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VarmLR

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Everything posted by VarmLR

  1. VarmLR

    HbN users: what's your cleaning regime?

    ...but respectfully, it could be submitted that in all probability had b*gger all to do with what the barrel was coated in and more to do with your girlfriends competency and the consistency of your loads.
  2. VarmLR

    New barrel breaking in

    +1. I do clean when new to remove proof house and factory group test powder residue, then shoot until I see evidence of coppering before cleaning, and repeat as often as necessary. I find that all my barrels have "speeded up" through the first few hundred rounds before settling down but as you say, it takes that long anyway to learn how to shoot properly, and I never worry about load dev' until that point.
  3. VarmLR

    New barrel breaking in

    What powder IS best for me 6.5 CM and will it aid "running in"? 😂
  4. VarmLR

    HbN users: what's your cleaning regime?

    In military applications, barrel life isn't as important as minimising the cleaning regime requirements and keeping things clean and oiled after training or between firefights. Your arse is kicked if you're caught with a filthy barrel and likely kicked harder if you used anything that could attract grit and grime in a barrel. I can't ever see the military adopting any barrel rifling coating product...they just change barrels when needed. In civvy street, the gun scene is very much like the hifi scene. After-market wonder aids making claims, however well substantiated usually result in controversy and circular arguments. In hifi it's pixie dust and interconnect cables sprinkled with the stuff, or magic potion to treat connections. In the rifle world, moly coated bullets and barrel life extender aids. There may or may not be merit to these things. To those who've spent the money and read the accolades, and who, perhaps have found their own merits using the stuff, then that's justification enough. To many of us there's just too many other variables to concern ourselves with already and adding to cost and cleaning regime isn't something I'd opt for. If I want to shoot better and preserve barrel life, I lower charge weight, avoid rapid shot strings and practice to get better.
  5. VarmLR

    Quick DIY Annealing Question

    I use a raptor machine and propane gas with the torch flame at the hottest point just onto the neck of the case mid point. Time for 308W is 4.5 seconds, time for 6.5CM is 4 seconds. I have used tempilaq 650 to check timings and re-tested on lots of case samples (tumbled and deprimed). All show the same indicator. In a dark room, the neck just starts glowing cherry red. In daylight, the flame the far side of the neck turns yellow for approx 1 second or less prior to the end of the annealing but the brass doesn't appear to glow (you only see this in a darkened room). Tempilaq just starts turning black on the inside of the necks. I don't bother using it at all now as for all my calibres/cases, the exact same test revealed the exact same thing so for any brass batch now, I try a sample case in a darkened room and the instant I see a dull cherry red glow form, that's the timing selected for that batch. I had started doing this without tempilaq until I was shouted down by others who knew better, but all it's proved to me is that the exact same results are obtained, same timings, so I'm happy to continue doing it this way and leave the tempilaq sat on a shelf.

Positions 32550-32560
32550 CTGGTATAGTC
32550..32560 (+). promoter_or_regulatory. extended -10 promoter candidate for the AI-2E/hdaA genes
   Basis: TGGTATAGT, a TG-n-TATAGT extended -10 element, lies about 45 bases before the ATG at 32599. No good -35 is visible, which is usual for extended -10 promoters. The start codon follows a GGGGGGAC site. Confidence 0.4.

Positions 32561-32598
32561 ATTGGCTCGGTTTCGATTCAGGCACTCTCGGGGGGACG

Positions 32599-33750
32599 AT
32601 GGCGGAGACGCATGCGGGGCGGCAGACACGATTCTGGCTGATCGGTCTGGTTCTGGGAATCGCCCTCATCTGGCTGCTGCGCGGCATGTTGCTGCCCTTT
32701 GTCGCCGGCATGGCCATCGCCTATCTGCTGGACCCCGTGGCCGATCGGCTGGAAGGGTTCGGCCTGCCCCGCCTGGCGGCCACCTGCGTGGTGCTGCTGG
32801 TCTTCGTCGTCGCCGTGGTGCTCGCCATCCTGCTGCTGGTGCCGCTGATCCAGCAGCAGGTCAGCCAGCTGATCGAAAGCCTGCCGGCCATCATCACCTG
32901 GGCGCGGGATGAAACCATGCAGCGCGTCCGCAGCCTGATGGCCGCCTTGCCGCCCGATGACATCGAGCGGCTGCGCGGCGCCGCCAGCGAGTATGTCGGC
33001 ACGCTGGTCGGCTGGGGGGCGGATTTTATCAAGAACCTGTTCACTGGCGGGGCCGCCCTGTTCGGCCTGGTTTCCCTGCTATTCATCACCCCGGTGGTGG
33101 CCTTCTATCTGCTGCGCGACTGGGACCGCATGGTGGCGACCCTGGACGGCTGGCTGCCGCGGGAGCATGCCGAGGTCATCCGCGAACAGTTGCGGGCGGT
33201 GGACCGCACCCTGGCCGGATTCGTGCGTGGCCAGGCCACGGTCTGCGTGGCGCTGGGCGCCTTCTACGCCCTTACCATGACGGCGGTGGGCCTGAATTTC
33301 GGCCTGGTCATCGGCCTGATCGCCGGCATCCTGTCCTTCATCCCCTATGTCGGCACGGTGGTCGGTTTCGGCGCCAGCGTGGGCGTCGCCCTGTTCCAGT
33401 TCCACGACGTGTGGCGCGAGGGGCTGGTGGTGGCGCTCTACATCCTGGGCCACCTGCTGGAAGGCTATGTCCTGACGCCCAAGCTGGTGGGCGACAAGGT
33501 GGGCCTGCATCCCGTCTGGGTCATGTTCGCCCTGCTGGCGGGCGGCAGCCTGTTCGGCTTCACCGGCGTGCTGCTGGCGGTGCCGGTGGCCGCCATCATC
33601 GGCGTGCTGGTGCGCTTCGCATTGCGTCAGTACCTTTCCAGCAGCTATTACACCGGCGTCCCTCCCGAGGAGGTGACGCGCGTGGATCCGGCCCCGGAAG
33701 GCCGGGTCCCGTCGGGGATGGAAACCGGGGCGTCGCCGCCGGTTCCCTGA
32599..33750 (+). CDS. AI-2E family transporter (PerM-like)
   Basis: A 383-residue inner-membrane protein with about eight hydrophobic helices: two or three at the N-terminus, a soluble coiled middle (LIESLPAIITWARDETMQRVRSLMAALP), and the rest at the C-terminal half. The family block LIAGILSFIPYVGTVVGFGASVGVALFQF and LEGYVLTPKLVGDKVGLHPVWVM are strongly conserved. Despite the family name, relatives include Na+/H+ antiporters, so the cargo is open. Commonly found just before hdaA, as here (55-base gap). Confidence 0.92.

6. VarmLR

    New barrel breaking in

    +1 I've always done this myself. I always regarded "running in" the wrong term. It's not an engine. My understanding is that most decent modern barrels (including factory) do not need lapping or any other abrasive compound, nor would I repeat the "shoot 1, clean one" method again, as I was advised when buying my first rifle many years ago. Now, I simply run some carbon cleaner through from new to remove proof load muck, shoot it until I can see copper residue forming at the muzzle end (this was obvious to a blind man for my 6.5) which happened after maybe a dozen or so of the first shots, then clean it with carbon and copper remover (no brass brushes) until it's back to bare metal, then shoot it again. Usually by the time I've put 30 or 40 rounds through I have cleaned two, maybe three times. After that I just shoot it and clean whenever I see any copper build up...the intervals start to get longer. I think after I'd put 50 or 60 rounds through, the next copper cleaning wasn't until I'd shot 40 or 50 rounds more. Now I clean with copper remover perhaps every 50 to 75 rounds and carbon cleaner every time I shoot whether that's one bullet or 75.
  7. VarmLR

    6.5 Creedmore Short Ranges

    139 scenar....44gr rs62. Job done 100-1000 yds. Thats with srp brass. If lrp then download to 42.5 to 43gr.